Military lapel ribbon for the Cold War
Military lapel ribbon for the Cuban Missile Crisis
Military lapel ribbon for pioneering aircraft
Military lapel ribbon for the Falklands War
Military lapel ribbon for the French-Indochina War
Military lapel ribbon for the Golden Age of Flight
Military lapel ribbon for the 1991 Gulf War
Military lapel ribbon for the Indo-Pak Wars
Military lapel ribbon for the Iran-Iraq War
Military lapel ribbon for the Korean War
Military lapel ribbon for the 1982 Lebanon War
Military lapel ribbon for the Malayan Emergency
Military lapel ribbon representing modern aircraft
Military lapel ribbon for the attack on Pearl Harbor
Military lapel ribbon for the Six Day War
Military lapel ribbon for the Soviet-Afghan War
Military lapel ribbon for the Spanish Civil War
Military lapel ribbon for the Suez Crisis
Military lapel ribbon for the Vietnam War
Military lapel ribbon for Warsaw Pact of the Cold War-era
Military lapel ribbon for the WASP (WW2)
Military lapel ribbon for the World War 1
Military lapel ribbon for the World War 2
Military lapel ribbon for the Yom Kippur War
Military lapel ribbon for experimental x-plane aircraft


Ribbon graphics not necessarily indicative of actual historical campaign ribbons. Ribbons are clickable to their respective aerial campaigns / operations / aviation periods.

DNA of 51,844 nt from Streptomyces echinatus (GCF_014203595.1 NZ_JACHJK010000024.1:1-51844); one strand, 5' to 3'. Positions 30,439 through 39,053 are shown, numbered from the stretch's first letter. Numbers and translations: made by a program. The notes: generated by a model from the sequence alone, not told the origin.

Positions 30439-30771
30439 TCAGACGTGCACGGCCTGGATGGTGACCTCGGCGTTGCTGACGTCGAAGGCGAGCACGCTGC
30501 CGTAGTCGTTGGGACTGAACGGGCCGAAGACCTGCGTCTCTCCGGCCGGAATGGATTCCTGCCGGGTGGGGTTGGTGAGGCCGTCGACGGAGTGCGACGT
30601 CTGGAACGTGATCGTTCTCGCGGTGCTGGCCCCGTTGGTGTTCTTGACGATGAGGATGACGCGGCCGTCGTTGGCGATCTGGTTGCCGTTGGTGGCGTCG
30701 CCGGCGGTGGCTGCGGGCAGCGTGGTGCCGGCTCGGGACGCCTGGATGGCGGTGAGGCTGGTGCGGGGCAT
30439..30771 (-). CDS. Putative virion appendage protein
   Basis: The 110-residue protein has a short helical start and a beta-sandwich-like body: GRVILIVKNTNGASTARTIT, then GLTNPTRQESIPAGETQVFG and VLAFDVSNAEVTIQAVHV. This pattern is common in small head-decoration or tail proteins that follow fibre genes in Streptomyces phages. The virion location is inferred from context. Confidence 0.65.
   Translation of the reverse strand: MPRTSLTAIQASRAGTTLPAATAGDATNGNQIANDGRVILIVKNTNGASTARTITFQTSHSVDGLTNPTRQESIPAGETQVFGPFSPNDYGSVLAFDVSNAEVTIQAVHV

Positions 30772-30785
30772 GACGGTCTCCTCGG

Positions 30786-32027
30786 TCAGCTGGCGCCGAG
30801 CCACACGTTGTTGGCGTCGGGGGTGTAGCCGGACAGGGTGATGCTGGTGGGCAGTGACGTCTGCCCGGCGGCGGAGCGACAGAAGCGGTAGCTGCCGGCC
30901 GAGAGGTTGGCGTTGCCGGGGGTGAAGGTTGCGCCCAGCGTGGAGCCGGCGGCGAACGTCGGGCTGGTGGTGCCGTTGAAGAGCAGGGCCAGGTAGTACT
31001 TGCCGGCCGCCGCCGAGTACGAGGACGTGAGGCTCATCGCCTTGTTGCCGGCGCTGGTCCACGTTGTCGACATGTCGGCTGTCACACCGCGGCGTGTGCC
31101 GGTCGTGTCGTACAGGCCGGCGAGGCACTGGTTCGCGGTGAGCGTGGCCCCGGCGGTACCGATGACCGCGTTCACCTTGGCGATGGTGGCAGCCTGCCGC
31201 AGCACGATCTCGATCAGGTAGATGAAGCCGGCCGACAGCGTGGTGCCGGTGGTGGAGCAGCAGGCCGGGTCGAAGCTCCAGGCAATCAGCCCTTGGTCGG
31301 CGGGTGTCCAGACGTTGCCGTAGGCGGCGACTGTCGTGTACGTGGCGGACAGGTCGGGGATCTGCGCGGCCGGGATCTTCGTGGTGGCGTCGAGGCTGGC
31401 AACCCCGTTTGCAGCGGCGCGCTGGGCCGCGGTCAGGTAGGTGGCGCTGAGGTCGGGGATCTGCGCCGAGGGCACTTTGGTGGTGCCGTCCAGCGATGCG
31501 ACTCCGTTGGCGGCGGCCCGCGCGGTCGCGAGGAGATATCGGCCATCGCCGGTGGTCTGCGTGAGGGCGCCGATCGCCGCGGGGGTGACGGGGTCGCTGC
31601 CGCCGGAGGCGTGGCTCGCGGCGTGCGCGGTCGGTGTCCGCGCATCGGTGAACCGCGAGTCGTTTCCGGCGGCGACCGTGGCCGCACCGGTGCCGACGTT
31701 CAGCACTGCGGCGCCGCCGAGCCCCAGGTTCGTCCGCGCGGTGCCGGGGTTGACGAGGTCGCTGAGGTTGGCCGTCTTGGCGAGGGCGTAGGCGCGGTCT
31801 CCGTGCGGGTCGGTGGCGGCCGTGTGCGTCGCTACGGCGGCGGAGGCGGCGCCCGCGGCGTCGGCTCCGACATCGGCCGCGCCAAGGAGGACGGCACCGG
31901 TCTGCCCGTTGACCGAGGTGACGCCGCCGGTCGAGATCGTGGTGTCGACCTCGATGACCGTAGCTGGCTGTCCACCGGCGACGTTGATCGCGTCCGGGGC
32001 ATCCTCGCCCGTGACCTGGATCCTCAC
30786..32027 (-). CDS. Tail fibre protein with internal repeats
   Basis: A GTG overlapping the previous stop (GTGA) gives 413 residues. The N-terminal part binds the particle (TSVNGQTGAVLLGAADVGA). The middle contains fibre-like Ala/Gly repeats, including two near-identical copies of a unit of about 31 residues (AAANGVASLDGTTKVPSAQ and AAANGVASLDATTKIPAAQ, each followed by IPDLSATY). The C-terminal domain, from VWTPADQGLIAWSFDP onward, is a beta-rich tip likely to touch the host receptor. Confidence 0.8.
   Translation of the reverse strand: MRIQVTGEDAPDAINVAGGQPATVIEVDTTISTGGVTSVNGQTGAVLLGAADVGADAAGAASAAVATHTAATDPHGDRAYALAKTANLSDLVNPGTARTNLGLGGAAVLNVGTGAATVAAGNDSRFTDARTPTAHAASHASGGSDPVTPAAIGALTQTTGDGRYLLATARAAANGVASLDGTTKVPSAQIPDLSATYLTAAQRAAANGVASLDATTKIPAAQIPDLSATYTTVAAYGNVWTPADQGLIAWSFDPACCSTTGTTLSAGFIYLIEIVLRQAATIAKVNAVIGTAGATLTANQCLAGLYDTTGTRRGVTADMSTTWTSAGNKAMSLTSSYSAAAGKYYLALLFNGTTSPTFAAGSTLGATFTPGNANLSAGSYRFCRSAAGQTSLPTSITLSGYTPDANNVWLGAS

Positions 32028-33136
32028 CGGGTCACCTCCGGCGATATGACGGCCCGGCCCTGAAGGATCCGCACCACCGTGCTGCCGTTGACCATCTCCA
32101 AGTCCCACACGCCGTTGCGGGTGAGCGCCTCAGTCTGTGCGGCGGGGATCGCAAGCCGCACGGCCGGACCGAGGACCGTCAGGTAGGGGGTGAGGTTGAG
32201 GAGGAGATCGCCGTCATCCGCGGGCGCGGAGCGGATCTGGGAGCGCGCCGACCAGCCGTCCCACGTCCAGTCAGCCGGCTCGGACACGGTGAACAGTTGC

Advertisements





Disclaimer | Privacy Policy | Cookies


2022 Military Pay Scale Army Ranks Navy Ranks Air Force Ranks Alphabet Code DoD Dictionary American War Deaths French Military Victories Vietnam War Casualties

The "Military Factory" name and MilitaryFactory.com logo are registered ® U.S. trademarks protected by all applicable domestic and international intellectual property laws. All written content, illustrations, and photography are unique to this website (unless where indicated) and not for reuse/reproduction in any form. Material presented throughout this website is for historical and entertainment value only and should not to be construed as usable for hardware restoration, maintenance, or general operation. We do not sell any of the items showcased on this site. Please direct all other inquiries to militaryfactory AT gmail.com.

Part of a network of sites that includes GlobalFirepower, a data-driven property used in ranking the top military powers of the world, WDMMA.org, the World Directory of Modern Military Aircraft, and SR71blackbird.org, detailing the history of the world's most iconic spyplane.


Facebook Logo YouTube Logo

www.MilitaryFactory.com • All Rights Reserved • Content ©2003-